Can Acupuncture and Chinese Medicine Help You?
Consult The Most Experienced Practitioner of Oriental Medicine in Ohio
For more than 2500 years, generations of patients and physicians have depended on Oriental medicine for preventative care, basic medical treatment, and advanced management of complex disorders. These rarely mastered arts are now available in Cleveland.
Very few physicians have been willing to spend the years of study necessary to understand the complex anatomy of the meridians or the subtle blending of plant materials to produce the Oriental medicine of the East. After more than 35 years of study and application, I have integrated these time-honored techniques with the best of modern medical knowledge.
If you have ever wanted to know more about Oriental medicine and whether you might benefit from this centuries-old knowledge, I invite you read the information about the programs available through my office.
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L.B. Grotte, M.D.
There is Only One Medicine
Occasionally, I will be asked how it is possible to study and use diagnostic and treatment techniques from different cultures, some many hundreds of years old, with modern patients and problems.
I answer by pointing out that the concerns of patients and physicians in every culture have always been exactly the same: how to relieve suffering with the best chance of minimizing risk and side effects.
Medicine is the science, art, and craft of understanding suffering, its causes, and its remedies. Its skillful practice is not limited to any one profession, geographic locale, historical period, or ethnic group.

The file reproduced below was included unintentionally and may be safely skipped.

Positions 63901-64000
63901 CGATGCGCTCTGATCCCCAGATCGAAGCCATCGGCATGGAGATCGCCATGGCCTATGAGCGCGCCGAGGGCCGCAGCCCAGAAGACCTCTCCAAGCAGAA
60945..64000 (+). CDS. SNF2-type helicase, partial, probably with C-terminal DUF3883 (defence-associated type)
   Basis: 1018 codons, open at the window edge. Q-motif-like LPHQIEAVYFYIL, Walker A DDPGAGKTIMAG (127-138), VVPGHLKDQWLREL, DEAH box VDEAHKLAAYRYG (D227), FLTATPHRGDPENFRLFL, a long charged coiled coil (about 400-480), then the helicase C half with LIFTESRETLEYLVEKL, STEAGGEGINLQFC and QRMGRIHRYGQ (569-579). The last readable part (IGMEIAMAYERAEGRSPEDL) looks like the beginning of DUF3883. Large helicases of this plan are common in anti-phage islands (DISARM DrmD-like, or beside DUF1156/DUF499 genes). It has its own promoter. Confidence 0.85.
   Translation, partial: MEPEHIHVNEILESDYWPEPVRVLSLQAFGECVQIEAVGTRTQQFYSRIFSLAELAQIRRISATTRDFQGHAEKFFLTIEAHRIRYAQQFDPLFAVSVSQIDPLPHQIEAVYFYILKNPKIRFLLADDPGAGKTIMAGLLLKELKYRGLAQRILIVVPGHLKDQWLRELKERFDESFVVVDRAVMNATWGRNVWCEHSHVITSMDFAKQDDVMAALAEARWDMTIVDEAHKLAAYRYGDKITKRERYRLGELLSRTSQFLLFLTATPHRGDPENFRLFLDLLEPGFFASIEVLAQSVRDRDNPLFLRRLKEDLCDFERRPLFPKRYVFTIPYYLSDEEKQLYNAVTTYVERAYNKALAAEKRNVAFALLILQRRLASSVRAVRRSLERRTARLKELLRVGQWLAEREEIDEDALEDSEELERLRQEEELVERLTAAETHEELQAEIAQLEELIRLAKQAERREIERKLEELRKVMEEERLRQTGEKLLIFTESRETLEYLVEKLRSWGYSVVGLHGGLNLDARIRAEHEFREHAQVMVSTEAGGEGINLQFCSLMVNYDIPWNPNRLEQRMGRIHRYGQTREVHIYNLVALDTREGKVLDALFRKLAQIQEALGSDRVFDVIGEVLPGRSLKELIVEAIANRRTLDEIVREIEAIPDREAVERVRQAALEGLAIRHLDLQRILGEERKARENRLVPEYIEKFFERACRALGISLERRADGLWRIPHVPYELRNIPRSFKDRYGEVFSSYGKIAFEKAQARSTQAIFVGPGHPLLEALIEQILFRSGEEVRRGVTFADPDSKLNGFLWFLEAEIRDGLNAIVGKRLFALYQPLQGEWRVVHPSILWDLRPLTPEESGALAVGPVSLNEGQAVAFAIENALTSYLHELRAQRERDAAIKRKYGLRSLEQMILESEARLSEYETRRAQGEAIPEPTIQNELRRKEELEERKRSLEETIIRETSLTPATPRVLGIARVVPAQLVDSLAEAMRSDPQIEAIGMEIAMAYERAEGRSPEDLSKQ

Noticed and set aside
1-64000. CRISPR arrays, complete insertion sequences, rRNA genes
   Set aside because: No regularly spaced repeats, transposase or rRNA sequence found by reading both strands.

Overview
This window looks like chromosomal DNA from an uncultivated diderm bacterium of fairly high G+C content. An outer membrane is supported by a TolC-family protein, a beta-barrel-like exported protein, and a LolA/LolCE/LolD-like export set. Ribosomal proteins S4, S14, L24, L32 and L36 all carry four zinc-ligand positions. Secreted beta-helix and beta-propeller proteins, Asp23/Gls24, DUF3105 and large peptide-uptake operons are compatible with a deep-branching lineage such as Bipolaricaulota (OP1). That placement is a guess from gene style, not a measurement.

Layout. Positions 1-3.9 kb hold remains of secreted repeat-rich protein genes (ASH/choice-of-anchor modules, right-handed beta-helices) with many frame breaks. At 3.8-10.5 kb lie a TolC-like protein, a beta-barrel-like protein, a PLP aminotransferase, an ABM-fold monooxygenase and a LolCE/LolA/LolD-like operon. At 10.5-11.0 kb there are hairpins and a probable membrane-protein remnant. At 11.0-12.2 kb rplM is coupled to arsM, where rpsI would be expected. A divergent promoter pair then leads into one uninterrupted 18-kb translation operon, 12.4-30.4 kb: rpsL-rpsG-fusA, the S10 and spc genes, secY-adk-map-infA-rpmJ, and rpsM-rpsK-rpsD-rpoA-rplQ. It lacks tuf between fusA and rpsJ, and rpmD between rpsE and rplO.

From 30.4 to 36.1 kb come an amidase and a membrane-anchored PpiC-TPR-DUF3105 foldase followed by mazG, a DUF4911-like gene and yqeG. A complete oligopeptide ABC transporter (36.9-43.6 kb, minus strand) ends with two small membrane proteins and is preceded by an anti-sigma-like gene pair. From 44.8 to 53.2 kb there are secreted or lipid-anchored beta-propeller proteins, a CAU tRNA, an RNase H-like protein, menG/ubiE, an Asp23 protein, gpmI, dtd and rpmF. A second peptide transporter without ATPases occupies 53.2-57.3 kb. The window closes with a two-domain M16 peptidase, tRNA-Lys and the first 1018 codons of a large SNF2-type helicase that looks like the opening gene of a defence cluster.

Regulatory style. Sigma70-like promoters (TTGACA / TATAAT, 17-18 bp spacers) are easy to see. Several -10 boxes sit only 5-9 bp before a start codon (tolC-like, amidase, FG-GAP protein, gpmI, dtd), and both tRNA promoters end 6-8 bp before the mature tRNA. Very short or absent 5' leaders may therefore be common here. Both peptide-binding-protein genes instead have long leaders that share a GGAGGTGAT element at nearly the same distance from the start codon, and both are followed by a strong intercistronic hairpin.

It does not require its practitioners to be of any particular religious or spiritual practice, though traditionally physicians were chosen on the basis of their good character and self discipline, as well as by their motivation and intellectual capacity.
Likewise, the tools of medicine have ranged from the extremely simple to the most technologically advanced, the only limitation of their healing capacities dependant on the wisdom and skill of their application.
In contrast to the present domination of surgery and pharmaceuticals in our own system of training and practice, the power of simpler, more subtle treatments cannot be denied.
In Tibet and Bali, doctors are taught that even a breath may have medical potential, as may the rhythm and melody of movement and music.
Many of these traditionally utilized medicines are just as applicable to modern disorders: I have seen excellent results in patients who I have taught simple traditional vocalizations (mantra) to adjust subtle problems.
Increasing evidence supports the judicious use of traditional techniques such as acupuncture, herbal and dietary treatments, meditation and specific breathing and muscular exercises, in the treatment of acute as well as chronic and complex disorders.
Medicine by Edict is Doomed to Failure
Over the past thirty years, I have watched a fragmented and inadequate medical system become even more dysfunctional.
The mechanistic philosophies of the nineteenth century, where each organ system (and its accompanying specialist) is believed to function in isolation from the rest of the body, have failed to provide solutions for ever-increasing levels of suffering and disease.